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Point of View: Supreme Court nominee bad for AK tribes


On Sept. 4, the Senate Judiciary Committee began confirmation hearings for Brett Kavanaugh, President Trump’s nominee to the U.S. Supreme Court.

His confirmation is being painted as inevitable, and it will be unless our Alaska senators take action to stop it.

Alaska tribes know the truth about Kavanaugh’s agenda, and it could greatly endanger our rights and tribal sovereignty.

The Supreme Court is set to hear Sturgeon v. Frost, a case that questions control of Alaska’s rivers. Currently, the feds have authority over the waters, protecting subsistence fishing rights for Alaska Natives through “rural preference.”

 For many tribes and Alaska Natives, subsistence is a way of life rooted in our ancestors’ traditions and is foundational to the health and wellness of current and future generations. These are traditions that leaders like elder Katie John sacrificed greatly to protect.

Subsistence fishing makes up 2 percent of fish caught in Alaska, yet it accounts for two-thirds of subsistence foods harvested by Alaska Natives. Kavanaugh's track record makes it clear that he would support a states’ rights ruling to the detriment of subsistence and Alaska Natives.

Kavanaugh is also a danger to voting rights in Alaska and across the country. In 2011, the Justice Department objected to a South Carolina voter ID law that threatened to block tens of thousands of people from voting — many of whom were people of color. When South Carolina took the issue to court, Kavanaugh wrote the opinion upholding the state’s discriminatory law. He refused to include language put forward by other judges on the panel that acknowledged the critical role of the Voting Rights Act in preventing racial discrimination in voting.

Alaska has a troubled history with guaranteeing the rights of Alaska Natives to vote. In 1959, Alaska adopted a constitution that disenfranchised Alaska Natives by imposing a pre-registration process on Natives seeking citizenship and required a literacy test as a qualification for voting, which had a detrimental impact on Alaska Native voter participation. Despite the passage of laws to remedy discrimination against Alaska Natives such as the Voting Rights Act of 1975, Alaska continues to struggle to provide Alaska Natives fair access to the polls.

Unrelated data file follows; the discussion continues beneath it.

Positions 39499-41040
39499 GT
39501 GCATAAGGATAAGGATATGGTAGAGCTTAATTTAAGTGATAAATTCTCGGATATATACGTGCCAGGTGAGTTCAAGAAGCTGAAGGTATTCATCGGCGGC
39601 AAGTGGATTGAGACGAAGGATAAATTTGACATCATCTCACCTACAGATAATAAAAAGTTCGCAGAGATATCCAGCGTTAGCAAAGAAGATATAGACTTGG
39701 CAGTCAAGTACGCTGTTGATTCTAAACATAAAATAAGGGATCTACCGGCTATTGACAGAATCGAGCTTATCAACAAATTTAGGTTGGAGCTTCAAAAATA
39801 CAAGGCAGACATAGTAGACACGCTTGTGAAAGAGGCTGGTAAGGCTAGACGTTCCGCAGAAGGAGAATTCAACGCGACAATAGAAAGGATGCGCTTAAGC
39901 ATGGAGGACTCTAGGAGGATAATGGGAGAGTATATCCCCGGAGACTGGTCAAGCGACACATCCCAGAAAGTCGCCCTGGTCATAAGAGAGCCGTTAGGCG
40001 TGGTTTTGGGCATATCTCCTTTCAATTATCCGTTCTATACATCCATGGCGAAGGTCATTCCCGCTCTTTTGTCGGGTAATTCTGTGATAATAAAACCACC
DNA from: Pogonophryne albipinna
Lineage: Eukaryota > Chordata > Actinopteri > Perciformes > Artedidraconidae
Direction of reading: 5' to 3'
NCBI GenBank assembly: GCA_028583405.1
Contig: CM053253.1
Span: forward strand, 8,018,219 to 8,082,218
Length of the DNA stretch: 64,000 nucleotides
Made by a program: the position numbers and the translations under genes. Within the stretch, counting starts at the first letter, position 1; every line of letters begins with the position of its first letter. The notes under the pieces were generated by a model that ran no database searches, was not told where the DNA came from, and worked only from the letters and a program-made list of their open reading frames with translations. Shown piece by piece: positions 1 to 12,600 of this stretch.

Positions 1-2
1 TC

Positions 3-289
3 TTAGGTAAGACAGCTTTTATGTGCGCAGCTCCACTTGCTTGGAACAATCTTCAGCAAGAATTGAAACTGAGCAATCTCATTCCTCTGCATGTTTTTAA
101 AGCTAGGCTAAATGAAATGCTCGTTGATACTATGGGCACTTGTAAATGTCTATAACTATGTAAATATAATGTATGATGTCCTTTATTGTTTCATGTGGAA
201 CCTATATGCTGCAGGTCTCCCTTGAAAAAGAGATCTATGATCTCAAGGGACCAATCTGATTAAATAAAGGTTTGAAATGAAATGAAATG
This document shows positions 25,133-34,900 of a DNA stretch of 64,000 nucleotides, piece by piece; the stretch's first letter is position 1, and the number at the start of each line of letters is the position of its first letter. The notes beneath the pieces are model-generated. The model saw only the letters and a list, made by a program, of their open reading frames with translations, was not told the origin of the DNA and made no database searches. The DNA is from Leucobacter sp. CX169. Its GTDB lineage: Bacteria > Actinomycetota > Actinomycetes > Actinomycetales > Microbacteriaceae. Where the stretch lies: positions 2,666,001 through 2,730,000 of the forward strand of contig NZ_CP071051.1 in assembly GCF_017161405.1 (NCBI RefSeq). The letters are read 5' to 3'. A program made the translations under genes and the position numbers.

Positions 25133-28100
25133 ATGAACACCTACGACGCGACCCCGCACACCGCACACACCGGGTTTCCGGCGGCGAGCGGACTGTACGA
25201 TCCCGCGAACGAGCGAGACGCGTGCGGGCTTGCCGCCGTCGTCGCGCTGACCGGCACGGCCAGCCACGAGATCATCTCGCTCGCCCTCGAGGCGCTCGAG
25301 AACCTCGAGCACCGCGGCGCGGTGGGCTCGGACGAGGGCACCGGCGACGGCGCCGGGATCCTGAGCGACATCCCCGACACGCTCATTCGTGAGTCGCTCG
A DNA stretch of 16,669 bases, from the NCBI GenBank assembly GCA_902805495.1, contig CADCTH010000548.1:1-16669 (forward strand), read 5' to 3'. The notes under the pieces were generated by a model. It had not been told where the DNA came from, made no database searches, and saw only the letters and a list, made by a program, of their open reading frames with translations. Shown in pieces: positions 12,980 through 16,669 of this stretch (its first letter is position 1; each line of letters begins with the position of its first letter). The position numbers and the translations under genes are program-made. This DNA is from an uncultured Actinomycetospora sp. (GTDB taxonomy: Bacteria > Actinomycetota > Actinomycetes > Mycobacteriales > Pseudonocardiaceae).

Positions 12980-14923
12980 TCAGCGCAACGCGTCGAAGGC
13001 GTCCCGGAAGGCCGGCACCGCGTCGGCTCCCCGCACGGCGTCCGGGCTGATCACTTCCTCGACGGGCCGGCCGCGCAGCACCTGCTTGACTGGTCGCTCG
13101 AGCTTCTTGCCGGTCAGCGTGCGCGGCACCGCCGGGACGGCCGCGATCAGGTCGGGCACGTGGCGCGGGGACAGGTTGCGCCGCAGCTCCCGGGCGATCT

This historical context is important. After the Supreme Court gutted the Voting Rights Act five years ago, states like Alaska have not been held accountable for voter suppression. If Kavanaugh is confirmed to the Supreme Court, he will support Chief Justice John Robert’s efforts to fully eliminate protections under the Voting Rights Act.

Kavanaugh worked against the interests of Native voters and indigenous peoples as an attorney. In Rice v. Cayetano, he co-authored a Supreme Court brief arguing that Hawaii violated the Constitution by permitting only Native Hawaiians to vote in elections for the Office of Hawaiian Affairs, a state agency charged with working for the betterment of Native Hawaiians. In an article, he stated how much he disagreed with the State of Hawaii’s practice, even more than his disapproval for race-based affirmative action: “Hawaii’s naked racial spoils system makes remedial set-asides and admissions preferences look almost trivial by comparison.”

Although the Supreme Court sided with Kavanaugh, Justice John Paul Stevens wrote an eloquent dissent. He said, “There is simply no invidious discrimination present in this effort to see that indigenous peoples are compensated for past wrongs, and to preserve a distinct and vibrant culture that is as much a part of this Nation’s heritage as any.”

Health care rights are also at stake. By selecting Kavanaugh to serve a lifetime appointment on the Supreme Court, Trump carried out his threat to nominate a justice who would overturn Roe v. Wade and undermine the Affordable Care Act. This will disproportionately jeopardize the lives of women, people of color, people with disabilities and low-income families. In a case challenging the Affordable Care Act, Kavanaugh wrote a dissenting opinion that would have kept alive an attack on health care. Millions of people with pre-existing conditions might lose their protections with Kavanaugh on the Supreme Court.

Reviews of Kavanaugh’s judicial record show he has consistently ruled against protections for the environment and endangered species. As the effects of climate change roil the earth at rapid speed, we must curb its consequences. Instead, Kavanaugh’s record speaks to his rejection of EPA’s authority to regulate greenhouse gas emissions. Alaska Natives have a long and proud history of defending this land and its resources. We have no intention of staying silent now.

I do not speak on behalf of all Alaska Native tribes, but I know our tribal values do not align with Kavanaugh’s judicial views. His lifetime appointment to the Supreme Court would bring destruction to the rights and way of life we have long fought for as tribes, as Alaska Native peoples, and Alaskans, and as Americans. We ask that Sen. Murkowski and Sen. Sullivan vote against his confirmation.

Richard (Chalyee Éesh) Peterson is president of the Central Council of the Tlingit and Haida Indian Tribes of Alaska.